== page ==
The Volokh Conspiracy

Mostly law professors | Sometimes contrarian | Often libertarian | Always independent


How political ignorance strengthens the case for libertarianism


My chapter in the Routledge Handbook of Libertarianism explains how widespread political ignorance strengthens the case for limiting and decentralizing government power. The perils of voter ignorance are exacerbated by the knowledge limitations of political elites, and vice versa.

I. The Problem of Political Ignorance.

Decades of survey data shows that the public is often ignorant even of very basic facts about government and public policy, such as which officials are responsible for which issues, or which party is in control of which branch of government. Just before the 2014 congressional election, for example, polls showed that only 38 percent of Americans knew which party controlled the Senate before the election, and the same number knew which one controlled the House of Representatives. Such ignorance is not confined to the United States. It is also common in other democracies.

Widespread voter ignorance is not primarily the result of stupidity, lack of education, or lack of information. If it were, political knowledge levels should have increased substantially over the last few decades, as IQ scores, education levels, and the ready availability of information all went up. In reality, most political ignorance is probably the result of rational behavior by individual citizens. It makes little sense to spend a lot of time studying political issues when the chance that your vote will make a difference is infinitesimally small.

In addition to having little incentive to acquire political information in the first place, most voters also have little or no motivation to evaluate what they do learn in an unbiased way. Careful evaluation of evidence takes time and cognitive effort, and most of us have little reason do it when it comes to sifting political information.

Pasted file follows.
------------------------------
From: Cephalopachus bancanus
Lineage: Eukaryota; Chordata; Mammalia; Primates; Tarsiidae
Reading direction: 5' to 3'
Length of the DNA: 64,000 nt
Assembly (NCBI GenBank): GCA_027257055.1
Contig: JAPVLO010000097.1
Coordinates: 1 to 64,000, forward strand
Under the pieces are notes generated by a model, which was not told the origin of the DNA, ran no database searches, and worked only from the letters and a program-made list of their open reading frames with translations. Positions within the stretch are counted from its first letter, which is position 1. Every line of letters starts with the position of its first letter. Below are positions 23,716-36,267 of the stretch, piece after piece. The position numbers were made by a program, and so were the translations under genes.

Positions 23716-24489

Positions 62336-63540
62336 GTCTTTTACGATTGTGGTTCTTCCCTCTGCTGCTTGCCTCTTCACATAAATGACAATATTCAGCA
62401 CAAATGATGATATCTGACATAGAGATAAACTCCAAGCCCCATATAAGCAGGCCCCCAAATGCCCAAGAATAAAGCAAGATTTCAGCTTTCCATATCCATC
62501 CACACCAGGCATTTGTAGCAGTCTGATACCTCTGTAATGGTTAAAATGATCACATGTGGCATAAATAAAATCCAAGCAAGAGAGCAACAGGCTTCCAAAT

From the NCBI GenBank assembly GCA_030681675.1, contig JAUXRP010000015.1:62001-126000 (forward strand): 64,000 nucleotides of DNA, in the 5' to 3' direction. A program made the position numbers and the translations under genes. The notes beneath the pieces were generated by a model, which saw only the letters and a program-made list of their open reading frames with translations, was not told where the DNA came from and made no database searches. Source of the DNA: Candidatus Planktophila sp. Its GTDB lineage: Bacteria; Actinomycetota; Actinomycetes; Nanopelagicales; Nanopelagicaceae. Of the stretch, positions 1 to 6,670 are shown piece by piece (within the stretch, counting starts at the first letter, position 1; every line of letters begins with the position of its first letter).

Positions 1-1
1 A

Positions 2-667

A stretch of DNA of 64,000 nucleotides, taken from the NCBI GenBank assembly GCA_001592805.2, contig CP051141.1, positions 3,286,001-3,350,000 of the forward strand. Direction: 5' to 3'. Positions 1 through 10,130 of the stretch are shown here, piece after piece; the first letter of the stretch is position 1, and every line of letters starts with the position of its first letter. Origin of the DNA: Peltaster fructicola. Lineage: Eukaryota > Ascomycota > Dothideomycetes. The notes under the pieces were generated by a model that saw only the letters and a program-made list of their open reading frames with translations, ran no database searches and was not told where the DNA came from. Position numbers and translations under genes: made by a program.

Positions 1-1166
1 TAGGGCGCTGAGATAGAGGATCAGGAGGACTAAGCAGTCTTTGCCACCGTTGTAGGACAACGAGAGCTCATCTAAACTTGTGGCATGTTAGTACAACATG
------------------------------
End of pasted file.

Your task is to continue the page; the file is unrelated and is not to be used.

Ironically, studies show that effective evaluation of political information may be particularly challenging for the minority of voters who have a genuine interest in it, and therefore learn far more than most of their fellow citizens. Most such people acquire their relatively extensive knowledge for reasons other than making better choices at the ballot box. After all, being a good voter is a very weak incentive, easily swamped by stronger motives, such as the joy of cheering on your favorite political "team."

Just as sports fans enjoy learning about their favorite teams and cheering them on against the opposition irrespective of whether they can influence the outcome of games, so "political fans" enjoy learning about their preferred ideologies, candidates, and parties regardless of whether they can influence electoral results. Unfortunately, people who acquire political information for the purpose of enhancing their fan experience often process new data in a highly biased away, overvaluing any evidence that supports their preexisting views and undervaluing or ignoring anything that cuts the other way.

II. Why Not Just Leave it to the Experts?

Some supporters of a strong activist state recognize that voter ignorance is a serious problem, and argue that more power should be concentrated in the hands of expert government planners and bureaucrats, who should be at least partly isolated from political pressure. But even the most expert officials have serious knowledge problems of their own. While they are rarely ignorant of basic information of the sort that often eludes voters, they generally lack the kind of knowledge needed to determine whether various regulatory tradeoffs are actually worth their cost or not.